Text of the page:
My home screen setup for easy nagivation
and a bPhone theme
I installed Desktop Manager on my PC and PocketMac on my Powerbook which is where my contacts were stored. It took a little coxing, but I got PocketMac to work seamlessly with the device. I have no idea when RIM plans to give a Mac version of DM but I have heard rumors that it would be sometime this summer. Rumors being what they are…I’m not holding my breath.
Sprint really took the bull by the horns by allowing the user to have full functionality (with the exception of MMS). The GPS worked freely and Sprint installed, Google Talk, Yahoo! Messenger and BlackBerry Messenger. Sprint also installs Sprint TV, Sprint Music Store, Software Store.
Choices, choices... most of the bigger chat applications come
on the phone. And others can be had for nothing or you can
pay for a 3rd party app.
Pocket Express is also preinstalled which is more of a store front posing as a software suite. It offers news, weather, travel info and many other tools, but this is all on top of the huge catalog of purchasable extras for your phone.
Pocket Express offers you a "taste" before pulling
you into the world of (gulp) purchased software.
Since I am on the SEP plan I get free Sprint Navigation which is, of course, powered by Telenav. You are also allowed to keep BB Maps and can easily download Google Maps. I find having all three apps is not redundant as they each work a bit differently. Google maps can access information quicker, but does not work with the internal GPS. BlackBerry maps will work with the internal GPS, but doesn’t offer voice instructions or turn by turn navigation. You only receive a route summary and a path drawn on the map. You can see how lost you are, but aren’t given instructions that will get you back on track.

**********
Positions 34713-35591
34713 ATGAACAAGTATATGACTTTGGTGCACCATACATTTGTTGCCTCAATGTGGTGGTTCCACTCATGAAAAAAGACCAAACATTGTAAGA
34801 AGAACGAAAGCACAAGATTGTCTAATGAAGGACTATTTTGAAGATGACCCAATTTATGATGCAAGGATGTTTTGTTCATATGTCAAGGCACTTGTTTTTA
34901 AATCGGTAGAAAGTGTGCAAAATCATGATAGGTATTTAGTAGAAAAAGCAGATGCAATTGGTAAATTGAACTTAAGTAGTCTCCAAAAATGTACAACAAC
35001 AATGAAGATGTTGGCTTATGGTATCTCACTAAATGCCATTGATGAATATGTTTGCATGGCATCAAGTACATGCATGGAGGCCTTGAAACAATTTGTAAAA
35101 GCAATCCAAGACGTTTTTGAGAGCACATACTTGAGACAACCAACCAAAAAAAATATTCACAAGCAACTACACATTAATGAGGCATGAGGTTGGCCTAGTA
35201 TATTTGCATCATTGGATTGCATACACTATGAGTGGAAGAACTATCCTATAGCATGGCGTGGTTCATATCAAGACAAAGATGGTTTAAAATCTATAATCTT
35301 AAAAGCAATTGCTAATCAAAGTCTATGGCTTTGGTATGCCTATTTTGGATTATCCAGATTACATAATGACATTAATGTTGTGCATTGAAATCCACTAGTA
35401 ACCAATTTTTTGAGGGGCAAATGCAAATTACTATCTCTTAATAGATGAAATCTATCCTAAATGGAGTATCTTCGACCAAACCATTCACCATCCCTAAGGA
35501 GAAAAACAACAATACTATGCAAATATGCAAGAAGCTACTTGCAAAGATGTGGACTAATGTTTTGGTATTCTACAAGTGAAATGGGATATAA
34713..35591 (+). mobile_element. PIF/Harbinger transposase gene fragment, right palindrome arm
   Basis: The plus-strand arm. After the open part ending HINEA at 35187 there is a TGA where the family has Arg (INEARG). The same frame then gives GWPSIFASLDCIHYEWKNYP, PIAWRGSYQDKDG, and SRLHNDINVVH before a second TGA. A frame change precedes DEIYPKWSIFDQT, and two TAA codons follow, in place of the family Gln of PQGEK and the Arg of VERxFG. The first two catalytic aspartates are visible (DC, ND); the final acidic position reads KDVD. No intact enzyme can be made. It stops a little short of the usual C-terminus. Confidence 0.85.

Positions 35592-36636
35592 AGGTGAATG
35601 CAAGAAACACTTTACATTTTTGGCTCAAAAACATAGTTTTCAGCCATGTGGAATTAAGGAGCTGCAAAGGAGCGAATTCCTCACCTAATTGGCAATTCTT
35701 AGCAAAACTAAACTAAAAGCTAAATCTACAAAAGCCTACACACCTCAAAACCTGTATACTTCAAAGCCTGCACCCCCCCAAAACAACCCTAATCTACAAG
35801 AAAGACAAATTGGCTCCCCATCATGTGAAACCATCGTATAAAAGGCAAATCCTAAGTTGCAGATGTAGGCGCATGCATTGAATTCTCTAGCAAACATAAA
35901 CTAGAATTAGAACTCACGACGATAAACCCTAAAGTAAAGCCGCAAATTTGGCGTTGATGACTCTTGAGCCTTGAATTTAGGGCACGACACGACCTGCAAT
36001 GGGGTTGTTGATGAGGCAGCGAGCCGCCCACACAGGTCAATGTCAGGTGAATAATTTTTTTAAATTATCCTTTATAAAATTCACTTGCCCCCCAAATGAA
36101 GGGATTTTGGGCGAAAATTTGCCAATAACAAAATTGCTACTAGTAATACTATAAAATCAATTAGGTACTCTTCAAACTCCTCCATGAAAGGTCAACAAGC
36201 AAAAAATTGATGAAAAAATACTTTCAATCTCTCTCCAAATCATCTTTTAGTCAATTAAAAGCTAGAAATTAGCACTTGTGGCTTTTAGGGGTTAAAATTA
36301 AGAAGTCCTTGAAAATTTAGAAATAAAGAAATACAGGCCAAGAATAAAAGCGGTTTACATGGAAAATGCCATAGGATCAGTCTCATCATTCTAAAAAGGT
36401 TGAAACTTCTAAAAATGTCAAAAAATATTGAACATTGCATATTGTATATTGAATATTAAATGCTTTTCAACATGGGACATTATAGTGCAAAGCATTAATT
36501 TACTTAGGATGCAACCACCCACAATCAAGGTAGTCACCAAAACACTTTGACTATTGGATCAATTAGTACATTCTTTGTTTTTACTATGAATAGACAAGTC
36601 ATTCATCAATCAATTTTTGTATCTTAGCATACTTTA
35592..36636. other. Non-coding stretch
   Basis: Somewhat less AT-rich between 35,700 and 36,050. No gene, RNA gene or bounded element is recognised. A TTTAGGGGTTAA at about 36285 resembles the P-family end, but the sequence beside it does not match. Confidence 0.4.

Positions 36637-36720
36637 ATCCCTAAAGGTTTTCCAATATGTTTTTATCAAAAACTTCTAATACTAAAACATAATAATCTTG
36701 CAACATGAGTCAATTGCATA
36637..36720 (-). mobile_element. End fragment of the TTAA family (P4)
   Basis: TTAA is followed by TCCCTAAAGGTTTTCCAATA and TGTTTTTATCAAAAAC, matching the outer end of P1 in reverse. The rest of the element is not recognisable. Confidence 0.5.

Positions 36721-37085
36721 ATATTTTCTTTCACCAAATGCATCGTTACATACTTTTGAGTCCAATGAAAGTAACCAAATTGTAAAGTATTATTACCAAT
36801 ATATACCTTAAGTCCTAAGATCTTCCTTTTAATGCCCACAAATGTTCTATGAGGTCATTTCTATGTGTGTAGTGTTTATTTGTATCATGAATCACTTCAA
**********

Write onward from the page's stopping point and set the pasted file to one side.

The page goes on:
Sprint Navigation powered by Telenav is a really great navigation program that will actually guide you to your destination with turn by turn voice instructions. You have full search capabilities like Google and BB Maps, but you also have real time updating of your progress and both 2D, 3D and Turn Icon “follow me” functionality. With Turn Icon you are given icons along with voice direction and no map. I like this option the most since the big icons are easier to follow on the Curves small screen. Also safer than watching a hypnotizing red arrow move on screen.
Sprint Navigation was an inviting program that really shaped
itself for my needs.
Sprint Navigation also works on my Bluetooth headset. Simply press the speaker button on your keyboard and you are given instructions through your headset. This is a lot better since the Berry’s tiny speaker doesn’t compete well with road noice. Pressing the space bar will repeat any missed instruction. Overall I really do like this service and at $0 a month the price is right.
I downloaded the bPhone Today, Icon and Zen themes and changed the background. The clown fish of bPhone were too distracting. I, of course, went to the CrackBerry WAP site and downloaded the CrackBerry desktop shortcut as well as Viigo. Viigo is great for managing your RSS feeds in one place.
bPhone themes with my homemade background
TV Guide Mobile's very useful interface
I tried Opera Mini but immediately realized the built in Berry browser is more than adequate for reading news articles, forum posts, and WAP enabled sites. With the BlackBerry Browser you have the option of Column View and Page View. The ladder shows the entire page on your device and gives you a tiny box to scroll to an area you want to blow up. From there you can switch back to Column View, which allows your device to wrap the text in a more useful layout for reading.